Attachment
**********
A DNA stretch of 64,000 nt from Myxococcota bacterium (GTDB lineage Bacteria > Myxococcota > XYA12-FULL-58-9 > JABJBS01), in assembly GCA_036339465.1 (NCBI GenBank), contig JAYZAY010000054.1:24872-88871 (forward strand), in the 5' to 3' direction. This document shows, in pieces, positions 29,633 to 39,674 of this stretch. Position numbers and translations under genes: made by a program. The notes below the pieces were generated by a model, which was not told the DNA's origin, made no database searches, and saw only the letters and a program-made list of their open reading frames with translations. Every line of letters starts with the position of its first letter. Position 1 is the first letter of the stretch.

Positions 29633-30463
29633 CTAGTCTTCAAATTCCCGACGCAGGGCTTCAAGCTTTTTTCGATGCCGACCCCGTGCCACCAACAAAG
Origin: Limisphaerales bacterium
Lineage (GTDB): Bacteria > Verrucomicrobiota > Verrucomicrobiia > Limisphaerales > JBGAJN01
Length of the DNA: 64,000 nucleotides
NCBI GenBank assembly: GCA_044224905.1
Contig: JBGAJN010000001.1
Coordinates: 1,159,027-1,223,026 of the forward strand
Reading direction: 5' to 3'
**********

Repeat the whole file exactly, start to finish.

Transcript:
A DNA stretch of 64,000 nt from Myxococcota bacterium (GTDB lineage Bacteria > Myxococcota > XYA12-FULL-58-9 > JABJBS01), in assembly GCA_036339465.1 (NCBI GenBank), contig JAYZAY010000054.1:24872-88871 (forward strand), in the 5' to 3' direction. This document shows, in pieces, positions 29,633 to 39,674 of this stretch. Position numbers and translations under genes: made by a program. The notes below the pieces were generated by a model, which was not told the DNA's origin, made no database searches, and saw only the letters and a program-made list of their open reading frames with translations. Every line of letters starts with the position of its first letter. Position 1 is the first letter of the stretch.

Positions 29633-30463
29633 CTAGTCTTCAAATTCCCGACGCAGGGCTTCAAGCTTTTTTCGATGCCGACCCCGTGCCACCAACAAAG
Origin: Limisphaerales bacterium
Lineage (GTDB): Bacteria > Verrucomicrobiota > Verrucomicrobiia > Limisphaerales > JBGAJN01
Length of the DNA: 64,000 nucleotides
NCBI GenBank assembly: GCA_044224905.1
Contig: JBGAJN010000001.1
Coordinates: 1,159,027-1,223,026 of the forward strand
Reading direction: 5' to 3'